Article Text

Download PDFPDF
Sickle cell disease and thalassaemia antenatal screening programme in England over 10 years: a review from 2007/2008 to 2016/2017
  1. Leonora G Weil1,
  2. Matthew RM Charlton2,
  3. Cathy Coppinger3,
  4. Yvonne Daniel4,
  5. Allison Streetly5,6
  1. 1Health Protection and Medical Directorate, Public Health England, London, UK
  2. 2Global Public Health, Public Health England, London, UK
  3. 3Public Health England Programme Manager, NHS Sickle Cell and Thalassaemia Screening Programme, Public Health England, London, UK
  4. 4Public Health England Scientific Adviser, NHS Sickle Cell and Thalassaemia Screening Programme, Public Health England, London, UK
  5. 5School of Population Health and Environmental Sciences, King's College London Faculty of Life Sciences and Medicine, London, UK
  6. 6Division of Healthcare Public Health, Health Protection and Medical Directorate, Public Health England, London, UK
  1. Correspondence to Dr Leonora G Weil, Public Health England, London SE1 8UG, UK; leonora.weil{at}phe.gov.uk

Abstract

Objectives To evaluate the antenatal sickle cell and thalassaemia screening programme in England over 10 years from 1 April 2007 to 31 March 2017.

Methods Four routine data sources were used: antenatal screening laboratory data; key performance indicator data from maternity trusts; prenatal diagnosis (PND) laboratory data and data from screening incidents.

Results For the 10 years examined a total of 6608 575 booking samples were reported as screened, and 154 196 pregnant women required further testing. There were 3941 reported PND tests of which there were 964 affected fetal results. Antenatal test coverage and Family Origin Questionnaire completion rates are high and increasing; the proportion of tests declined has decreased. However, there is wide variation in the timing of antenatal tests and completeness of follow-up and testing. Since 2014/2015 a lower proportion of PND tests are performed by the programme standard of 12+6 weeks. Results suggest that PND timing affects reproductive choices as those with an affected fetus identified by PND testing earlier are more likely to terminate the pregnancy.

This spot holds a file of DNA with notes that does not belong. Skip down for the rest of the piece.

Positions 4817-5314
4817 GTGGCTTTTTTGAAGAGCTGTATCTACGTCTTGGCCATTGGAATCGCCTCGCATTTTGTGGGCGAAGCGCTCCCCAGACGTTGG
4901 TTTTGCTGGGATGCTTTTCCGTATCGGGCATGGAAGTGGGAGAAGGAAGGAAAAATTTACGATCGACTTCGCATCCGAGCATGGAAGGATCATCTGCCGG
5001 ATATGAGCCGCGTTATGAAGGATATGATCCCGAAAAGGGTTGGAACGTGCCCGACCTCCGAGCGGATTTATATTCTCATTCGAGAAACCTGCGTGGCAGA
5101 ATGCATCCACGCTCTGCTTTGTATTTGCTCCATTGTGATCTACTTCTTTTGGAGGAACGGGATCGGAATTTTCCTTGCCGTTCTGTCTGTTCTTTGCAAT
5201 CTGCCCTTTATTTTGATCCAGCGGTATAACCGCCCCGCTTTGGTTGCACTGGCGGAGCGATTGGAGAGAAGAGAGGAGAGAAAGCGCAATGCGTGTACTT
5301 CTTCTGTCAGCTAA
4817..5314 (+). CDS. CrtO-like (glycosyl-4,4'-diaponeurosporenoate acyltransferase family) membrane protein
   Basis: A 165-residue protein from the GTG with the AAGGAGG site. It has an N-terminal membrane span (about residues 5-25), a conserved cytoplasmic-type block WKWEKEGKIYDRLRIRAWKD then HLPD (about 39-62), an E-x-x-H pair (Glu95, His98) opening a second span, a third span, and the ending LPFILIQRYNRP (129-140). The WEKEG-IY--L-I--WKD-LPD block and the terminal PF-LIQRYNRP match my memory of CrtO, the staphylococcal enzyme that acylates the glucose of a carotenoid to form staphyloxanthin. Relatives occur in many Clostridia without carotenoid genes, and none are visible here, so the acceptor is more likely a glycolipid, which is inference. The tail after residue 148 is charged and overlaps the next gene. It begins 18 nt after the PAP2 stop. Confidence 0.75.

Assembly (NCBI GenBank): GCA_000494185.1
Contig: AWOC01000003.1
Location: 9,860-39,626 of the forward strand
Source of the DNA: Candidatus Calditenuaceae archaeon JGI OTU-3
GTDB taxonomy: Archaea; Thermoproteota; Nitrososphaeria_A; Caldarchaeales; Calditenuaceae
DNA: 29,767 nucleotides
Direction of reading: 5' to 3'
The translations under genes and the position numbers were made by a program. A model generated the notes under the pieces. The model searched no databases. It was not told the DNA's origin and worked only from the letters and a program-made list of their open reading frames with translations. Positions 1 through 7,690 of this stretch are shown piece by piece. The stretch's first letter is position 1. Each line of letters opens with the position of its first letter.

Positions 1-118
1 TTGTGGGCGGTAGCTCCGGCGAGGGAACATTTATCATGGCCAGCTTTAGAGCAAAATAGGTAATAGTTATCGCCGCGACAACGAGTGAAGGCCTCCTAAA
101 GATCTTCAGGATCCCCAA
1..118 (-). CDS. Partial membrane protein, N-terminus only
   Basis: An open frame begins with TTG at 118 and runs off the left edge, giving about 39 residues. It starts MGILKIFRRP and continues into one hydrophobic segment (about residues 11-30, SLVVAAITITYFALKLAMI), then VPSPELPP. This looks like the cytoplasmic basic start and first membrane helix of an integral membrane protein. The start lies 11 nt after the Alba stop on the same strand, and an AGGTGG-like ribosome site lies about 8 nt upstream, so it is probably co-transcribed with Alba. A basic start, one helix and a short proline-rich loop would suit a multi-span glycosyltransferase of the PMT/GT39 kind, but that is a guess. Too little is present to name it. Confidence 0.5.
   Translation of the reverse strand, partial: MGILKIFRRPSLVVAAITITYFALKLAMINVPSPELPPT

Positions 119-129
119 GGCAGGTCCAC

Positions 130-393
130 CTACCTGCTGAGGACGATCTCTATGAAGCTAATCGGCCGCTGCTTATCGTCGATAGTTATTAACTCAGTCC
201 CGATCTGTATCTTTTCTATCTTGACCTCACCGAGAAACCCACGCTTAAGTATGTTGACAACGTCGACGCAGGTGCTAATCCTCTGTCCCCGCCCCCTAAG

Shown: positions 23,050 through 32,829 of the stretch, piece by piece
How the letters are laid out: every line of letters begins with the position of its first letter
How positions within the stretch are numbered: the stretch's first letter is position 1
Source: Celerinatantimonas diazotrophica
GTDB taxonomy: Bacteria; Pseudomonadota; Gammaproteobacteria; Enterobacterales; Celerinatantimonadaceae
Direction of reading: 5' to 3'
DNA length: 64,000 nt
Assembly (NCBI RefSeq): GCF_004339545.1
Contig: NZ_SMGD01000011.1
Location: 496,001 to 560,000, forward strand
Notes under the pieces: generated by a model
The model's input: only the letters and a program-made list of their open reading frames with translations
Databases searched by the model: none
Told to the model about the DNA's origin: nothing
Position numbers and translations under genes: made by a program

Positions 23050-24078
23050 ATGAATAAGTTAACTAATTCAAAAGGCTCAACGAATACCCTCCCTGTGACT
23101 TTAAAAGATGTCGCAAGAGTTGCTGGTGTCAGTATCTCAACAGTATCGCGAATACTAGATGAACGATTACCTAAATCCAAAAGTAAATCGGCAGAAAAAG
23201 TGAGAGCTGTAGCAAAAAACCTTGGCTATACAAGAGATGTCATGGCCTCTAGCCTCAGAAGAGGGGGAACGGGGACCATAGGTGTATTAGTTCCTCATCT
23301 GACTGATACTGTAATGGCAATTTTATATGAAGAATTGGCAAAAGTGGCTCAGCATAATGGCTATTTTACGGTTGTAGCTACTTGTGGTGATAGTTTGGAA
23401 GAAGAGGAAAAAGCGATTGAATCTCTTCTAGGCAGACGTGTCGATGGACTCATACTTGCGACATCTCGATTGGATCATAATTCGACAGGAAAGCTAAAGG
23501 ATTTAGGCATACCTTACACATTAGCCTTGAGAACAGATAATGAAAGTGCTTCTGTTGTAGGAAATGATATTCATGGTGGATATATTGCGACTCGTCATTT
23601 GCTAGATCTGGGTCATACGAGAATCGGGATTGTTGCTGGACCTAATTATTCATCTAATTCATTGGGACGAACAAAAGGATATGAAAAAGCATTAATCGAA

Conclusions The screening programme appears to be widely accepted as part of routine antenatal care in England. However, the timeliness of screening and subsequent PND testing has consistently not met programme standards. Improving timeliness would enable individuals to consider their options to make informed choices for their pregnancies at the appropriate time. This paper reports carrier rates for an almost complete cohort of women which provides important epidemiological information on the genetic profile of women in England.

  • sickle cell disease
  • thalassaemia
  • haematology
  • diagnostic screening
View Full Text

Statistics from Altmetric.com

Footnotes

  • Handling editor Mary Frances McMullin.

  • Contributors LGW and MRMC planned the manuscript outline and drafted the manuscript. AS conceived the paper, planned the manuscript outline and edited the manuscript. CC and YD planned the manuscript outline and edited the manuscript.

  • Funding The authors have not declared a specific grant for this research from any funding agency in the public, commercial or not-for-profit sectors.

  • Competing interests YD is Scientific Advisor to the screening programme since 2010. AS was Programme Director for the NHS SCT screening programme from 2002 to the end of March 2013. CC was PHE Programme Manager, NHS SCT screening programme from 1 April 2013 until 30 June 2019. MRMC was Screening Data and Information Manager for the NHS SCT screening programme between September 2010 and April 2018.

  • Patient consent for publication Not required.

  • Provenance and peer review Commissioned; externally peer reviewed.

Request Permissions

If you wish to reuse any or all of this article please use the link below which will take you to the Copyright Clearance Center’s RightsLink service. You will be able to get a quick price and instant permission to reuse the content in many different ways.